Historic Ocean Noise
In 1975 Donald Ross indicated a long term trend of low frequency anthropogenic noise increase of 0.55dB/year between 1958 and 1975. This trend in ocean ambient noise levels due to expansion in global shipping has yielded an increase in the ambient noise floor of the ocean that is anywhere from 6dB to 12dB higher than what it was in 1958 (depending on location). What became known as the “Ross Prediction” did not incorporate other anthropogenic sources of noise such as navigation and communication signals, noise from offshore fossil fuel exploration and extraction, and the noises from other marine industrial enterprises. There is a concern that the increase in ambient noise is masking biologically significant sounds, although the evidence for this is still scarce and somewhat speculative. Meanwhile perhaps 90 percent of the biomass of complex vertebrates has been removed from the ocean since 1850 due to industrialized whaling and fishing operations.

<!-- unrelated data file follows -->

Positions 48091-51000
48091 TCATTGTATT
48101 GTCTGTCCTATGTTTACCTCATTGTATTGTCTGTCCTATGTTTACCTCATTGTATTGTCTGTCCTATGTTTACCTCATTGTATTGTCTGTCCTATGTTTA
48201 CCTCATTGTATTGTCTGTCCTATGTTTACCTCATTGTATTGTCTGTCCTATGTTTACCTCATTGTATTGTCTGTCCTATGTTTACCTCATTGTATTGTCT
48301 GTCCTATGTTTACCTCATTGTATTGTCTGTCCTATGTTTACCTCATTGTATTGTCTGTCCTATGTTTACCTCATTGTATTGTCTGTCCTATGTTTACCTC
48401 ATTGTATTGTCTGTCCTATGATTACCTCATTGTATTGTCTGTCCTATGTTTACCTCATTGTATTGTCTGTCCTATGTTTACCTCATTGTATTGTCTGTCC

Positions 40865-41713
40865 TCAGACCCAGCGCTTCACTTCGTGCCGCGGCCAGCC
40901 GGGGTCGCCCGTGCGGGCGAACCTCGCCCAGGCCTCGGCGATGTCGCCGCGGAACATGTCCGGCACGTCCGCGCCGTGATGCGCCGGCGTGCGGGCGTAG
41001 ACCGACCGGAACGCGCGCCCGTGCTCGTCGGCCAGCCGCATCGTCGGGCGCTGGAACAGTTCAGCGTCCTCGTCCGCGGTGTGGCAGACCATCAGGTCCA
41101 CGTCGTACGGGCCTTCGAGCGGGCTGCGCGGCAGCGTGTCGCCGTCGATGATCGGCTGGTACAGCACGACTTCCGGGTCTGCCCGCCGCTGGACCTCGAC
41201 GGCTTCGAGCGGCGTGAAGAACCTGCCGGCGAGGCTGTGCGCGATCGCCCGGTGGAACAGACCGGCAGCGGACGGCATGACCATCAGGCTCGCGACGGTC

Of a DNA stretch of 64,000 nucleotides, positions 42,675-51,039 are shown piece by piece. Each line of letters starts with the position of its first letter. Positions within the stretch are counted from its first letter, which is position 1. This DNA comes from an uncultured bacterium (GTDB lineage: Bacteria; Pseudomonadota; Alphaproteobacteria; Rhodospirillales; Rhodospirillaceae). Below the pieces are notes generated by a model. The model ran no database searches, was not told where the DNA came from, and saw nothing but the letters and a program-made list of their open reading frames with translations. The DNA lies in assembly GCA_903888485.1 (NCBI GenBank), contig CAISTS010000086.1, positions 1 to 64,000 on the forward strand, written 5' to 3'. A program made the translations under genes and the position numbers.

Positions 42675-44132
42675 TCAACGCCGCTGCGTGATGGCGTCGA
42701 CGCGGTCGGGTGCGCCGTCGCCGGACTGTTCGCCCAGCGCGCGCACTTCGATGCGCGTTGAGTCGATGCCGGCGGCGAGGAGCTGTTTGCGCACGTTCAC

We speculated that the ocean ambient noise floor may have been significantly higher in 1800 than in the 1958 baseline year of the “Ross Prediction.” We created a mathematical model of pre-whaling bioacoustic soundscape of the Pacific ocean using whaling records and population estimates and found that the ocean may have been quite a bit noisier in 1800 than it is today, although the noise was biological noise which had been an adaptive evolutionary driver since life appeared in the sea, providing “acoustical niches” inhabited by the various species.